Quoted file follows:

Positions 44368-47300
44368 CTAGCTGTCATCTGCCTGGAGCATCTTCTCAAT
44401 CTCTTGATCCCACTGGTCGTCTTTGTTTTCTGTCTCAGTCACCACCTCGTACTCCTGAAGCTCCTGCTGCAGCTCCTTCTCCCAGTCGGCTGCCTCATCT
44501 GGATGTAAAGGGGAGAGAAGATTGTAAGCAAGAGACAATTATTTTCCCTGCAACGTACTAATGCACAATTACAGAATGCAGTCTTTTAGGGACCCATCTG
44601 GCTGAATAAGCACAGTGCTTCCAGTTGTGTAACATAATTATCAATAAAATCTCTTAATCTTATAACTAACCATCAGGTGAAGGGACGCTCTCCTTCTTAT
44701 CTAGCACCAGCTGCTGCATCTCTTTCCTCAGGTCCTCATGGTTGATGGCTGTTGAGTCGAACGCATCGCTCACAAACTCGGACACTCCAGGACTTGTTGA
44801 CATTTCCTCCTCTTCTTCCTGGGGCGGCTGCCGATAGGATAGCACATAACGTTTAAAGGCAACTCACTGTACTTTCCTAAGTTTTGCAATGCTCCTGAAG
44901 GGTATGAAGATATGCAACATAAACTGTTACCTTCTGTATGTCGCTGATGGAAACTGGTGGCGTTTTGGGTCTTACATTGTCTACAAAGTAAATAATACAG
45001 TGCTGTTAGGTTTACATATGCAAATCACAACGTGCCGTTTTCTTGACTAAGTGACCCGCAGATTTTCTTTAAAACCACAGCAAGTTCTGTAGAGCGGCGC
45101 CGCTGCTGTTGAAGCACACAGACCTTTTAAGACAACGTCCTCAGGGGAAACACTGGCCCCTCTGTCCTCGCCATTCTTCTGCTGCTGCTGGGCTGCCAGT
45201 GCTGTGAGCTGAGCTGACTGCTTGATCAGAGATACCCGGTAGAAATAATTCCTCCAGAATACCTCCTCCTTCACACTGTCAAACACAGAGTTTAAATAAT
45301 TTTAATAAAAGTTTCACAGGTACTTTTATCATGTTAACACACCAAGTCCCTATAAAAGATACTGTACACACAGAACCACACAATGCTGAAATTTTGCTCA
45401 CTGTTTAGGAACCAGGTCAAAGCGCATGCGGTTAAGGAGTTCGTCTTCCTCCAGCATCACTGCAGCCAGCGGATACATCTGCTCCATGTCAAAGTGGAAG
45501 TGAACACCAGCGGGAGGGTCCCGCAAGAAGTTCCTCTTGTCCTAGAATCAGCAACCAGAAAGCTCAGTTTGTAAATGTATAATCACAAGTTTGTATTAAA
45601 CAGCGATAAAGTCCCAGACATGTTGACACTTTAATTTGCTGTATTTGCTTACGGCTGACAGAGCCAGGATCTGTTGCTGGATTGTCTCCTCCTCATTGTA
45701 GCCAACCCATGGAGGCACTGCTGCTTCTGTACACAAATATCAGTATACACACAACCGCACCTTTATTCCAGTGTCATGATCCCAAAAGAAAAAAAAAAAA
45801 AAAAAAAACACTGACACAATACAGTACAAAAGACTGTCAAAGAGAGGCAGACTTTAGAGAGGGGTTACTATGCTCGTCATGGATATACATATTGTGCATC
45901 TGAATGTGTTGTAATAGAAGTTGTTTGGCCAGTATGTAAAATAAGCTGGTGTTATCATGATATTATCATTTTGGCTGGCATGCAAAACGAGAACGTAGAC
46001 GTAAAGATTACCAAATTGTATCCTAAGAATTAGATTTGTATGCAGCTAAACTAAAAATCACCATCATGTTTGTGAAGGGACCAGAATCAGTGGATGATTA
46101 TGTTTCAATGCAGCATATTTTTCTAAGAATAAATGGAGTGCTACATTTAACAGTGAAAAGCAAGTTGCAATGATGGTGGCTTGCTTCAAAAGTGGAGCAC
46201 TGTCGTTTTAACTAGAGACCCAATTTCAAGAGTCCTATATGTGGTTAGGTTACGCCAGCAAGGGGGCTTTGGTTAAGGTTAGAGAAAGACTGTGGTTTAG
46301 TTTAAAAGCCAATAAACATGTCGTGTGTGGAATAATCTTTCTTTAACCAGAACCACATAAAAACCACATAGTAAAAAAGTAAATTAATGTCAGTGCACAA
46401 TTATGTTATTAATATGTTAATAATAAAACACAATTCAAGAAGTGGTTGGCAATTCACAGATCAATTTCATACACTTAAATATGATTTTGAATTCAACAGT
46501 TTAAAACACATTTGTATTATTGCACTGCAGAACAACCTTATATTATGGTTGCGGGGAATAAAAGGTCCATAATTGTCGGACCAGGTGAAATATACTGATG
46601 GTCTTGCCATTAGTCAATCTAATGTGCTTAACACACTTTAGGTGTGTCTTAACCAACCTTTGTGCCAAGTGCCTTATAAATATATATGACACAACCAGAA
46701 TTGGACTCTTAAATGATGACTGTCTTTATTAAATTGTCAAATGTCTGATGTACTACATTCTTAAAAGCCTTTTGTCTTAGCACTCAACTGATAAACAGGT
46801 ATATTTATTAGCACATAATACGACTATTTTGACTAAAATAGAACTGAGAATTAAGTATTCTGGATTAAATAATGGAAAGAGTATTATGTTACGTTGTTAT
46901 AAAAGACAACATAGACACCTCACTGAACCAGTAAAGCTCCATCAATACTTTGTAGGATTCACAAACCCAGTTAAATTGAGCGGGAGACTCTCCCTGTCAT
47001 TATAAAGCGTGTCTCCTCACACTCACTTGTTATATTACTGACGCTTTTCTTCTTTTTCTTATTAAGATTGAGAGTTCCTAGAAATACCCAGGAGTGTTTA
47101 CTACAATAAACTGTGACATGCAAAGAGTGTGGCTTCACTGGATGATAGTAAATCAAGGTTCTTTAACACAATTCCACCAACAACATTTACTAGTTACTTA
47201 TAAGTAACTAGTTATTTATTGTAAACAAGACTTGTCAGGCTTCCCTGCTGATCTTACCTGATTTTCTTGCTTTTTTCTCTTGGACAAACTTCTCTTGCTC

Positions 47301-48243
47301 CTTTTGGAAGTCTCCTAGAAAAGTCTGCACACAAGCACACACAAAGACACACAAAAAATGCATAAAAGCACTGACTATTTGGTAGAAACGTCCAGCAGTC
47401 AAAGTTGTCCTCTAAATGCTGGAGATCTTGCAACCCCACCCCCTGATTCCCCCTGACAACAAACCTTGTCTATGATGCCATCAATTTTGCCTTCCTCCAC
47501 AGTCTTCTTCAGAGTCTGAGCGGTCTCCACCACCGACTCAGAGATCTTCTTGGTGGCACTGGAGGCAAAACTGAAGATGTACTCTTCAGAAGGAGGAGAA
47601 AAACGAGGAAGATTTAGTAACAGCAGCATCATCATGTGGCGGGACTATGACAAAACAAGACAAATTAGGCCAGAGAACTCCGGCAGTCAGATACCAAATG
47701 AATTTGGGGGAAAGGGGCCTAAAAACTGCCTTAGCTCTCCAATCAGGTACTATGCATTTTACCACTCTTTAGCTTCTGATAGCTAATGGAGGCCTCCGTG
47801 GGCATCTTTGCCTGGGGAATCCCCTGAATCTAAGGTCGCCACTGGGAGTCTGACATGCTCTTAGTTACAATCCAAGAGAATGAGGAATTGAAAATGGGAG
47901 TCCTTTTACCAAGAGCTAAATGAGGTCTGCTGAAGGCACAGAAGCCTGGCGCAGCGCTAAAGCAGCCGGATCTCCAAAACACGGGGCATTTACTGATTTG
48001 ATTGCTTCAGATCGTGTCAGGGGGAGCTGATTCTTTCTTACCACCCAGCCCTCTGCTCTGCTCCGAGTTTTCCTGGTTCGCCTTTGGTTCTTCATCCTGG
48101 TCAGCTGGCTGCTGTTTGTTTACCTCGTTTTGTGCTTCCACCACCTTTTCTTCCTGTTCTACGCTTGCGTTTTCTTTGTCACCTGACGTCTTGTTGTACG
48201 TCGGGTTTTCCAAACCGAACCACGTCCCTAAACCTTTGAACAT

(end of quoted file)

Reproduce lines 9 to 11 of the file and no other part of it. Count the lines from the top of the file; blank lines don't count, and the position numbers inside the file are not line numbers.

45001 TGCTGTTAGGTTTACATATGCAAATCACAACGTGCCGTTTTCTTGACTAAGTGACCCGCAGATTTTCTTTAAAACCACAGCAAGTTCTGTAGAGCGGCGC
45101 CGCTGCTGTTGAAGCACACAGACCTTTTAAGACAACGTCCTCAGGGGAAACACTGGCCCCTCTGTCCTCGCCATTCTTCTGCTGCTGCTGGGCTGCCAGT
45201 GCTGTGAGCTGAGCTGACTGCTTGATCAGAGATACCCGGTAGAAATAATTCCTCCAGAATACCTCCTCCTTCACACTGTCAAACACAGAGTTTAAATAAT